While we’re eagerly awaiting the official specs of both the R9 300 series, the 390X in particular, and news on Nvidia’s GTX 980 Ti’s, there have been an awful lot of leaks and rumors swirling later, and if they’re accurate they bring a lot of questions and things to ponder.
Kicking things off with the R9 390X first, the video card will be a monster if the specs are right. We’ve known for some time that it’ll feature HBM (High Bandwidth Memory), and thus further news that the flagship contains this isn’t anything new or exciting. But there has been some info that we’ll not just be seeing a 4GB model, but also 8GB will make an appearance too. This is pretty big news, as the concern a lot of gamer’s had with the graphics card was it wouldn’t have enough RAM for 4K.
Instead, the R9 390X will come with both a 4GB and an 8GB option (but how much extra you’ll be expected to cough up… who knows). But the GPU will feature the 640GB/s bandwidth, and this is thanks to the 4096 bit width HBM which is running at the rather sedate clock speed of 1.25Ghz.
The big news here though is that further rumors and supposed leaked slides have popped up showing the card will have 4096 Shaders running at 1Ghz. This will put out 8.2TFLOPS of computing performance – which is completely and utterly insane, bonkers, crazy and well, you get the point.
Unsurprisingly the GPU will be fully DX12 Tier 3 Compliant – hardly a surprise. But it’s also marketing itself to be fully 4K ready and built for Virtual Reality, “First ever GPU designed for VR immersion” is actually on the supposed official marketing slide.
Moving things along from camp AMD and setting up in camp Nvidia, and the GTX 980 Ti rumors have started. Now, if you’re from the days of Kepler (the original Titan’s, the GTX 780 Ti…) you’ll be aware that in terms of number of shaders, both GPU were the same. The main differences were VRAM (but 6GB Ti’s were eventually released) and double precision. This isn’t so with the GTX 980 Ti – if the rumors are accurate.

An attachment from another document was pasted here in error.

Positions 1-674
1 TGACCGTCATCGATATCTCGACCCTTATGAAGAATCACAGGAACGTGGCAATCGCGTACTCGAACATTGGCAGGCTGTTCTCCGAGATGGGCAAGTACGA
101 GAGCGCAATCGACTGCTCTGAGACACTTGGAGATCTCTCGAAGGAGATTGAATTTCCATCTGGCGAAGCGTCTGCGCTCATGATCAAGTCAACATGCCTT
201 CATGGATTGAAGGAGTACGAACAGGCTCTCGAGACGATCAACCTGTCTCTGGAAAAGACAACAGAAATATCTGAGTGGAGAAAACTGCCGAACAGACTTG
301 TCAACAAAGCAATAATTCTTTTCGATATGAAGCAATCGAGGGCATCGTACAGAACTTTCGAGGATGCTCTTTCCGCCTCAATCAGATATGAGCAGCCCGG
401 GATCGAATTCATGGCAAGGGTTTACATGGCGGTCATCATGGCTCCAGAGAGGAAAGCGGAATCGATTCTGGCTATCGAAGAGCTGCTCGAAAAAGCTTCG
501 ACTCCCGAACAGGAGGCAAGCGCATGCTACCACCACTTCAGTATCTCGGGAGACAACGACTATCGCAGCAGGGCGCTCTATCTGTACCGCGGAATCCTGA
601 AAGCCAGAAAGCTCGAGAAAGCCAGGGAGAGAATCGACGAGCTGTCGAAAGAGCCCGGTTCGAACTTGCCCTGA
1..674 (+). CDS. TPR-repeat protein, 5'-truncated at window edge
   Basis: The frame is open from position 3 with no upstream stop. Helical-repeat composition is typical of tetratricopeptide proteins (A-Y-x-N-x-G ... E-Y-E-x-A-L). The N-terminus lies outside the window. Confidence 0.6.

Instead, we’ll be seeing the Titan X sporting 3072 Shaders, while the GTX 980 Ti packs in just 2816-2688 – the exact number hasn’t been pinned down yet. So, this means that at least 1 SMX is disabled on the Ti.
VRAM has been halved too – which is fine, I imagine 6GB will handle most games without too much issue, and the same 336GB/s bandwidth is also making an appearance. So the differences would appear to be really (from the standpoint of performance) the number of shaders and also the floating double precision performance – not an issue really in games, for folks who’re using their GPU’s for other things will obviously appreciate the Titan X’s for that purpose.
Price wise, the Titan is unsurprisingly the highest – $999 to $1349, while the GTX 980 Ti sits at $649 to $699. AMD’s Radeon R9 390X costs $549 – one would presume that’s only for the 4GB HBM model however.
|Info||AMD Radeon R9 390X||NVIDIA GeForce GTX 980 Ti||NVIDIA GeForce GTX Titan X|
|GPU Code Name||Fiji XT||GM200||GM200|
|Number of Shaders||4096||2816-2688 – unknown||3072|
|Memory||4GB/8GB Stacked HBM||6GB GDDR5||12GB GDDR5|
|Memory Interface||4096 Wide IO (HBM)||384bit GDDR5||384bit GDDR5|
|GPU Clock Speed||1Ghz||1.2Ghz||1.2Ghz~|
Regarding the above performance image, I’d suggest taking with a truck of salt. If it is accurate, the R9 390X is slightly faster than the Geforce GTX 980 Ti, which wouldn’t be a very impressive look for Nvidia considering the supposed price difference between the two cards.